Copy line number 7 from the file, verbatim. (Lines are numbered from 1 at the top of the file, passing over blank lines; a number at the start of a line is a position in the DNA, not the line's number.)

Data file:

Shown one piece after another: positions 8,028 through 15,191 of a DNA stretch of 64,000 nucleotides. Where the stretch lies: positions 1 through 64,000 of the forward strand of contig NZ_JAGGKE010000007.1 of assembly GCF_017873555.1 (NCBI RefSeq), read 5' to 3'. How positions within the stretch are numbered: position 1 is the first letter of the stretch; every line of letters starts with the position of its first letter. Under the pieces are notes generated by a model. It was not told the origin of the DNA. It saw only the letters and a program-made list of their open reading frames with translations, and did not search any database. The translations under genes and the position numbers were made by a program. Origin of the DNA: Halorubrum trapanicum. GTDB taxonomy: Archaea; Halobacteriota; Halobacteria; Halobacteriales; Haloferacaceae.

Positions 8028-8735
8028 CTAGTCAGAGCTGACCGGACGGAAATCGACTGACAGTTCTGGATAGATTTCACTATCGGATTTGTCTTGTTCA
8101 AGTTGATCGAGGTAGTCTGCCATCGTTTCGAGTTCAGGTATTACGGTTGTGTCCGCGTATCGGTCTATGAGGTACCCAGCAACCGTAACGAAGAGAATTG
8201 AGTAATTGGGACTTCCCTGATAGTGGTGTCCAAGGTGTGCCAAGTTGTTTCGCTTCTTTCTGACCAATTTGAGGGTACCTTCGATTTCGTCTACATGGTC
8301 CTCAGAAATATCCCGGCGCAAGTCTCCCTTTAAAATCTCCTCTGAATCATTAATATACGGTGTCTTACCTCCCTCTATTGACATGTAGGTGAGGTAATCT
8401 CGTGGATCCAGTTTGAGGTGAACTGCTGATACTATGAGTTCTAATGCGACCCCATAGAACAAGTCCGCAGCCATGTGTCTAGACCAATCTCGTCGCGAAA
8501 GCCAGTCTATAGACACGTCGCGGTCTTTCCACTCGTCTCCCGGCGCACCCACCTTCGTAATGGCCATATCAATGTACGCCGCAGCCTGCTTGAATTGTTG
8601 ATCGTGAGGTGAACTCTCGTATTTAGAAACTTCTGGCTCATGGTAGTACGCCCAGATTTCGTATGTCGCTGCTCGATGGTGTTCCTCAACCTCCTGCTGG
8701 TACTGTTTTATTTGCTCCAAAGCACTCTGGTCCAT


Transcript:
8401 CGTGGATCCAGTTTGAGGTGAACTGCTGATACTATGAGTTCTAATGCGACCCCATAGAACAAGTCCGCAGCCATGTGTCTAGACCAATCTCGTCGCGAAA